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Election Observers: Russian Election Lacked Real Choice


A man walks past a screen showing preliminary results of Russian President Vladimir Putin in the presidential election, at the headquarters of Russia's Central Election Commission in Moscow, March 19, 2018.

The Organization for Security and Cooperation in Europe says Russia's presidential election was conducted in an orderly fashion but lacked real choice.

"After intense efforts to promote turnout, citizens voted in significant numbers, yet restrictions on the fundamental freedoms, as well as on candidate registration, have limited the space for political engagement and resulted in a lack of genuine competition," OSCE election observers said in a statement.

President Vladimir Putin is headed for a resounding victory in the election, soundly defeating seven other candidates.

FILE - A polling station employee hangs a list of candidates for the 2018 Russian presidential election during preparations for the election at a polling station in St.Petersburg, Russia, March 16, 2018.
FILE - A polling station employee hangs a list of candidates for the 2018 Russian presidential election during preparations for the election at a polling station in St.Petersburg, Russia, March 16, 2018.

"While candidates could generally campaign freely, the extensive coverage in most media of the incumbent as president resulted in an uneven playing field," the OSCE observers said. "Choice without real competition, as we have seen here, is not real choice."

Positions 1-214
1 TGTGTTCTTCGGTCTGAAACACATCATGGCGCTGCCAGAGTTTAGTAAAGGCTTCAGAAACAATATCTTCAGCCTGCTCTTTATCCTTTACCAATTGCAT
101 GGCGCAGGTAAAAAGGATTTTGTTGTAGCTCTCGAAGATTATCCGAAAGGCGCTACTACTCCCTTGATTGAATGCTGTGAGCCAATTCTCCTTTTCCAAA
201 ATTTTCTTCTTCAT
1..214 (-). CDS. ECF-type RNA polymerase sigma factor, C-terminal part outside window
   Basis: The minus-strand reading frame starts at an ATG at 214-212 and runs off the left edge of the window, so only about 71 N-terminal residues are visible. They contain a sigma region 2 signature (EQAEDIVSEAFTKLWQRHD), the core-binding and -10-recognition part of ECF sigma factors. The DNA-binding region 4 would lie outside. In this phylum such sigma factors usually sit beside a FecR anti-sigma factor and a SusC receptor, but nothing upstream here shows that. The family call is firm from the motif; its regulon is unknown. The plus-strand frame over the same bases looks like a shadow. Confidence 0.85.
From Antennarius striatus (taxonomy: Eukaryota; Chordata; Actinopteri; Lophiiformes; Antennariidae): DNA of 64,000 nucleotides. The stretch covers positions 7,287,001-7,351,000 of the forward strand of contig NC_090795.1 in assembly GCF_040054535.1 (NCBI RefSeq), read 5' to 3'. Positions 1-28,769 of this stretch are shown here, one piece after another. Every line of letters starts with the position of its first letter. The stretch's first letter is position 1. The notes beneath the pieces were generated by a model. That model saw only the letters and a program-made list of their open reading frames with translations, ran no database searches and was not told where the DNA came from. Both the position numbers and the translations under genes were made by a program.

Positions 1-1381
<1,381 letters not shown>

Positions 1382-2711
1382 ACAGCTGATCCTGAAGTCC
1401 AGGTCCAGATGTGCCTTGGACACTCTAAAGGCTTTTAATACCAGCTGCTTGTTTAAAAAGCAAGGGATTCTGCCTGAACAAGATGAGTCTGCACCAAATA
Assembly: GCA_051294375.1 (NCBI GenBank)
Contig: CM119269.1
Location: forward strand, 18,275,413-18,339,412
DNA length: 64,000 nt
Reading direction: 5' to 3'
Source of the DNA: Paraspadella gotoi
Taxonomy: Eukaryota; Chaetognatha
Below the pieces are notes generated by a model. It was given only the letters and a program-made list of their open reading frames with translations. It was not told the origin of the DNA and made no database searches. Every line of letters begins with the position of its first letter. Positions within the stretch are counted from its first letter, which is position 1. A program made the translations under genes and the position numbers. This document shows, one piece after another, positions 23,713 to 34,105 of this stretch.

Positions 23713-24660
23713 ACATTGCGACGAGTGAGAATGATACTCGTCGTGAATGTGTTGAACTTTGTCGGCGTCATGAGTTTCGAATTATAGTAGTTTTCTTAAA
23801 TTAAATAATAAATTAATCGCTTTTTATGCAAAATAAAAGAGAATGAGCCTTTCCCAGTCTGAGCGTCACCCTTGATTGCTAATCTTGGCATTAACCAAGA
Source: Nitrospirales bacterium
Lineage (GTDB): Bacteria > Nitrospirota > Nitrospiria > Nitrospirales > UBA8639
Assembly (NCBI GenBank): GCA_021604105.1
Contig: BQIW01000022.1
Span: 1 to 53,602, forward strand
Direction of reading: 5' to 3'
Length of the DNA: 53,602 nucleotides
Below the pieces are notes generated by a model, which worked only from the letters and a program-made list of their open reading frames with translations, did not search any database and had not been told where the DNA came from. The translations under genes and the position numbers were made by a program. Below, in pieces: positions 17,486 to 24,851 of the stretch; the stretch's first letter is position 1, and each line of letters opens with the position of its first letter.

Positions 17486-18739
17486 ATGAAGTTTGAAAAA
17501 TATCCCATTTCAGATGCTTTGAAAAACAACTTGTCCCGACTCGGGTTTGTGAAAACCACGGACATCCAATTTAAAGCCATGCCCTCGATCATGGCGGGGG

Putin addressed thousands on the Manezhnaya Square near the Kremlin late Sunday. He hailed those who voted for him as a "big national team,'' adding that "we are bound for success.''

Russian President Vladimir Putin speaks during a rally near the Kremlin in Moscow, Sunday, March 18, 2018.
Russian President Vladimir Putin speaks during a rally near the Kremlin in Moscow, Sunday, March 18, 2018.

Asked if he would seek the presidency again when next eligible to run, in 2030, the 65-year-old Russian leader snapped, "It's ridiculous. Do you think I will sit here until I turn 100?''

Putin's closest rival in the election was opposition leader Alexei Navalny, who was disqualified from running in the election when he was convicted for embezzlement in December. Given a five-year suspended sentence, Navalny said the conviction was politically motivated, to keep him out of the race.

Russian opposition leader Alexei Navalny observes the election progress at his Foundation for Fighting Corruption office, in Russia, Sunday, March 18, 2018.
Russian opposition leader Alexei Navalny observes the election progress at his Foundation for Fighting Corruption office, in Russia, Sunday, March 18, 2018.

Navalny led a boycott effort, while Russian election organizers hoped for a high voter turnout to legitimize an election long seen to have been a foregone conclusion.

Putin has been in power as either president or prime minister since 1999.

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